You gave me life and showed me your unfailing love (hesed). My life was preserved by your care. Job 10:12 NLT
3. Realizing my sense of wellbeing is only part of the equation.
Like any good Father, God wants us to experience healthy relationships, fulfilling work, a satisfying sense of wellbeing. Although true, this is incomplete.
Our Father most wants to nurture our communion with Jesus as He dwells in us, shaping us to be more like Him. But how will we become like Jesus if our lives are nothing like His? In wilderness testings and lonely gardens God tenderly weaves threads of Christlikeness into our beings.
The wellness of my being and wholeness of my heart is not contingent on a self-sourced ordering of my life but dependent on experiencing the fullness of God through Jesus. So I will trust Him when He uses brokenness to make the soil of my soul ready for seeds of His nature.
Live carefree before God; He is most careful with you. 1 Peter 5:7 MSG
4. Paying attention when God says stop and receive.
“Go and give” tends to be our default understanding of God’s commands. But He also says, “Come away with Me”.
Abandoning self care doesn’t mean stepping away from responsibility as much as it means stepping into responsiveness to God’s ways and nudges. It doesn’t mean not having boundaries, but giving God permission to draw my boundary lines.
One way God invites me into His sustaining care is through Sabbath. More than a spiritual discipline or self care practice, keeping Sabbath expands my soul’s capacity to contain the rest and strength of God.
Rest is not simply recovery and renewal. Rest also prepares us for what’s ahead. As we soak in His presence God is care-fully giving us what we need for the coming moments.
Ezekiel’s description (ch. 47) of the river flowing from God’s sanctuary describes what we long for and need for our wellbeing: nourishment, health, healing, shade, beauty, abundance, life, fruitfulness, growth, consistency. All available because living water flows to us from the sanctuary.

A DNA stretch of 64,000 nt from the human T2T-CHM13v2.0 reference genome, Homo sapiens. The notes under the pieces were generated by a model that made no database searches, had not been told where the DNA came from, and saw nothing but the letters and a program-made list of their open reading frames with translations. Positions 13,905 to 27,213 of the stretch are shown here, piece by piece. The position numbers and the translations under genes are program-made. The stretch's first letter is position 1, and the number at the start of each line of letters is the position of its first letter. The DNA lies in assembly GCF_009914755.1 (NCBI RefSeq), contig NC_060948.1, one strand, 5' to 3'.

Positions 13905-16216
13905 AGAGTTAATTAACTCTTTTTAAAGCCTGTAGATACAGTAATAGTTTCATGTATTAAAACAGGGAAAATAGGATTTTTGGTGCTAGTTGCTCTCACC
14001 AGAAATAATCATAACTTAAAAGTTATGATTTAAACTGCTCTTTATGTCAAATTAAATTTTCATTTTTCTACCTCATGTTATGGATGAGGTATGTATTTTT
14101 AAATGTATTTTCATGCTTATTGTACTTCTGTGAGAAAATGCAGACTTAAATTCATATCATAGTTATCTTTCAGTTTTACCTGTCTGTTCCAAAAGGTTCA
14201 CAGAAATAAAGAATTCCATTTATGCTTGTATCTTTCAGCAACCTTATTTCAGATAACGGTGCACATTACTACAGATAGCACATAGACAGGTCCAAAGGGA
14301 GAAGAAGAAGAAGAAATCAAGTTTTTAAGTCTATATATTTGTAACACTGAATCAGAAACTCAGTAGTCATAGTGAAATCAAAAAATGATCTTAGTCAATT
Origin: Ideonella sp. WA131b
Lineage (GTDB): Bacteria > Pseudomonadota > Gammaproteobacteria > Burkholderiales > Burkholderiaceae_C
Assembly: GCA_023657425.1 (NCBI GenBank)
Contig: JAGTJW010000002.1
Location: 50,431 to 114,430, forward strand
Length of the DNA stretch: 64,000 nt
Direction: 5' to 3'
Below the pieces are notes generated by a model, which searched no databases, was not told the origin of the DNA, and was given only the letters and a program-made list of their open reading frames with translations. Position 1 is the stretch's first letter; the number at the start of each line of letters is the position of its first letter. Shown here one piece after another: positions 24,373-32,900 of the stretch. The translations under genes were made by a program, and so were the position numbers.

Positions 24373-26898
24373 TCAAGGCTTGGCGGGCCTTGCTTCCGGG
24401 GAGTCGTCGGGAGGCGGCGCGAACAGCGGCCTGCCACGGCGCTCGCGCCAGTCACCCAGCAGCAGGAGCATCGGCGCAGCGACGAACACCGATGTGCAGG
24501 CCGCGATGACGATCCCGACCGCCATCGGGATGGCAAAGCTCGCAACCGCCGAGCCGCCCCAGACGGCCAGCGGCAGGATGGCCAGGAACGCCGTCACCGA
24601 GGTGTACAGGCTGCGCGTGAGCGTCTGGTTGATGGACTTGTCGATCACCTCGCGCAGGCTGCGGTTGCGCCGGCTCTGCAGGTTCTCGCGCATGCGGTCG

Answer my prayers, O Lord, for your unfailing love (hesed) is wonderful. Take care of me, for your mercy is so plentiful. Psalm 69:16 NLT
5. A fresh richness in dwelling in Jesus as He dwells in me.
It is not the practice of caring for my body and soul that has been off kilter, but my self-determining, self-reliant, self-sourcing ways.
Jesus is clear about the cure when we are weary and overwhelmed – come and learn from Him. (Mt. 11:28-30) Jesus’ ways of rest are learned with eyes fixed, ears open, heart anchored to Him, ready to respond to His invitations and counsel.
So, I’ve committed anew to abiding. Leaning into His caring presence, soaking in His fragrance, delighting in being with Jesus, creating space for Him to be who He is in me. Rest. And oh so much more.
How about you? Are you ready to trade in the idea of self care for a lifestyle of leaning into God’s generous and kind sustaining care for you? I’d love to hear what you are thinking!
This is The Grove and we want to hear from you! You can link up your blog post, or share your practices, ponderings, wisdom, questions, ideas, and creative expressions with us in the comments below.